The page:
I-TECH to Expand Psychosocial and Gender-based Violence Support in Trinidad and Tobago

From left to right: Conrad Mitchell, Program Coordinator, I-TECH Trinidad; Belinda White, Clinical Psychologist, I-TECH Trinidad; Heather Rodney, Chairperson, NACC Secretariat; Ian Ramdahin, Permanent Secretary, NACC Secretariat; Dr. Omoye Imoisili, Senior Public Health Analyst, HRSA; Aliyah Abdul Wakil, Strategic Information, HRSA; Alana Lum Lock Cardinez, Program Advisor, I-TECH Trinidad; Misti McDowell, Program Director, I-TECH headquarters.

Recently, representatives from the International Training and Education Center for Health (I-TECH) met with health officials in Trinidad and Tobago to discuss potential areas of support for strengthening the national response to HIV and AIDS in the country.

The meeting attendees discussed strengthening advocacy for people living with HIV (PLHIV); psychosocial support for vulnerable PLHIV; and providing services at the intersection of HIV and AIDS and gender-based violence (GBV).

With support from the Health Resources and Services Administration (HRSA), I-TECH has worked in Trinidad and Tobago since 2009, collaborating with the Ministry of Health and other partners to focus on healthcare worker training and technical assistance to improve the quality of care for PLHIV.

“I’ve always been impressed with the team and activities in Trinidad and Tobago,” says Misti McDowell, I-TECH Program Director, “especially the integration of much-needed mental health services into the HIV program.”

The assessment “Strengthening Delivery and Oversight of Mental Health and Psychosocial Services for PLHIV in Trinidad and Tobago” was completed by I-TECH and shared with the National AIDS Coordinating Committee (NACC), in an effort to identify future areas of collaboration. One of the intended outcomes is the establishment of a technical working group of national stakeholders who will collaborate with I-TECH to craft a strategy for implementing all priority interventions.

“The findings of this assessment revealed that there is a tremendous need for improved mental health support specifically in the areas of assessment and treatment throughout the national HIV treatment and care sites,” says Belinda White, Clinical Psychologist with I-TECH. “One treatment and care site reported that as much as 90% of its client population experiences symptoms of mental illnesses.”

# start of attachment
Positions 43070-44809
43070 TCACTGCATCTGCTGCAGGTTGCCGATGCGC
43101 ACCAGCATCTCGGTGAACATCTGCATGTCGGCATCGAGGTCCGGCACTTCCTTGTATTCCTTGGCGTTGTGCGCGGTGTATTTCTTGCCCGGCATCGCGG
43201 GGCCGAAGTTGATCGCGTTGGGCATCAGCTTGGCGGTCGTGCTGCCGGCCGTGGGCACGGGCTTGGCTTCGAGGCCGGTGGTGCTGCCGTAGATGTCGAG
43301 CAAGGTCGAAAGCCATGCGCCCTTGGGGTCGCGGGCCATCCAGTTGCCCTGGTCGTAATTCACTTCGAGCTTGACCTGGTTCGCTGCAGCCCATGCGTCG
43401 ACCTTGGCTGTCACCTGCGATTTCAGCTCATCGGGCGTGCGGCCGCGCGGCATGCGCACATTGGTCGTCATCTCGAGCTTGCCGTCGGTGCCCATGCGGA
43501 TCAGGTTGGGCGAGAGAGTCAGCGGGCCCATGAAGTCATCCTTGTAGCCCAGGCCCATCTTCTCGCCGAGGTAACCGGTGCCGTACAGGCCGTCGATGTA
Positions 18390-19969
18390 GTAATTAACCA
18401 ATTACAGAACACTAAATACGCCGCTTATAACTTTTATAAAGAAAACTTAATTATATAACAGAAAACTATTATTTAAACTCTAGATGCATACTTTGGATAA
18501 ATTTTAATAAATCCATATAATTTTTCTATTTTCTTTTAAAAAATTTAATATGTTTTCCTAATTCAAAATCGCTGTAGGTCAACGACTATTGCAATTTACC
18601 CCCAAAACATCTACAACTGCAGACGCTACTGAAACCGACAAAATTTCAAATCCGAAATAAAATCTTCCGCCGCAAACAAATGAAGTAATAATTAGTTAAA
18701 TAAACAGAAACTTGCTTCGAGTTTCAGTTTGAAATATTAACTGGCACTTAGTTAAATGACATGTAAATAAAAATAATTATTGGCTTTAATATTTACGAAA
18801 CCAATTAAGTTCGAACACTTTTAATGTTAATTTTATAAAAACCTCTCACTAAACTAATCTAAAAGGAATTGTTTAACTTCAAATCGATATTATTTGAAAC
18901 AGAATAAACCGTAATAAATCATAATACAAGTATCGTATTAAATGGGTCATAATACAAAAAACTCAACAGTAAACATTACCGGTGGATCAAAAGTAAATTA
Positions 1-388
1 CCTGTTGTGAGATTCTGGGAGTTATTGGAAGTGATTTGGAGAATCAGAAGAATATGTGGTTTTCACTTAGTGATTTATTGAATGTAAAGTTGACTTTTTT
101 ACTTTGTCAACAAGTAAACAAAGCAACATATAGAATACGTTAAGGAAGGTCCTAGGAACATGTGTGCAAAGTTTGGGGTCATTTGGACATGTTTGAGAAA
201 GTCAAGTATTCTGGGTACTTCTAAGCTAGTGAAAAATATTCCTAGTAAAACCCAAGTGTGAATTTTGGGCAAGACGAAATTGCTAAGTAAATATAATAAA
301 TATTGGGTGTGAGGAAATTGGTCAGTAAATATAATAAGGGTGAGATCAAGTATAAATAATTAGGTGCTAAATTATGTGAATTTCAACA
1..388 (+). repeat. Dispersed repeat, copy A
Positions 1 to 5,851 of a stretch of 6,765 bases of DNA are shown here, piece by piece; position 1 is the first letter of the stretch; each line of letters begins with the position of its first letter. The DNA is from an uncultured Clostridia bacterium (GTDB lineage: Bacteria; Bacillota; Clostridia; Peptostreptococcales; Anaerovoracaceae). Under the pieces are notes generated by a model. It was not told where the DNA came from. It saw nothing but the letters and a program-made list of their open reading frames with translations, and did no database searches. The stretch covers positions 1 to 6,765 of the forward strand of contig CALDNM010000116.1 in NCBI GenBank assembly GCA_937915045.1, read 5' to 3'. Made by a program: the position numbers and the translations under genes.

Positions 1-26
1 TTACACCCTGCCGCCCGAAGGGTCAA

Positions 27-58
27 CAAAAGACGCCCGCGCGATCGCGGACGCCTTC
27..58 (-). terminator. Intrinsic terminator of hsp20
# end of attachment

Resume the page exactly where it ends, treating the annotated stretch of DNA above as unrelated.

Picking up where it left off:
The most common mental illnesses encountered within treatment and care sites include depression, anxiety, bipolar disorder and schizophrenia; substance use disorder is also common within the PLHIV client population. A key area of interest is the integration of the Collaborative Care Model into the already existing treatment and care system, in a manner that incorporates the unique features of each site. The Collaborative Care Model is an evidence-based approach to treating common mental health conditions (e.g., depression, anxiety) in primary care settings and was developed at the University of Washington.

I-TECH also assisted the NACC with the establishment of the National HIV Helpline and will continue to provide support over the next six months, while working to transition the program fully to NACC. This includes support for the HIV Helpline Coordinator and Active Listeners, as well as training of new Active Listeners.

“We must continue fighting the stigma associated with living with HIV,” says Conrad Mitchell, Program Coordinator. “It’s important to continue to battle misinformation and to have that coupled with positive true-life experiences. The Helpline–manned by persons living with HIV together, with HIV NGO advocates and allies–provides a unique opportunity to combat misinformation though empathy and education in direct, one-on-one engagements with the public.”

A 2017 Inter-American Development Bank (IDB) National Women’s Health Survey for Trinidad and Tobago[1] showed that more than 30 percent of women in Trinidad and Tobago had reported having experienced at least one incidence of either physical or sexual partner violence. The NACC is seeking support related to GBV and the risks it poses to the health and well-being of PLHIV. Activities would focus on raising awareness and providing resources and psychosocial support for vulnerable groups.

“There is a lack of general knowledge about GBV and what it entails among the public as well as in some health care settings,” says Ms. White. “There is an opportunity to yield enormously positive results by increasing the knowledge and insight of health care workers, and people living with HIV, regarding GBV.

“My hope is that the information that is shared empowers people living with HIV to advocate for themselves if they come to the realization that they are experiencing,” she continues, “and to make contact with the local resources that are available to receive the necessary support.”

I-TECH will also seeks to help strengthen civil society organizations through enrollment in I-TECH-developed courses such as UW Leadership and Management in Health, Fundamentals of Implementation Science, Project Management in Global Health, Global Mental Health, and Policy Development and Advocacy for Global Health.

[1] https://publications.iadb.org/publications/english/document/National-Women-Health-Survey-for-Trinidad-and-Tobago-Final-Report.pdf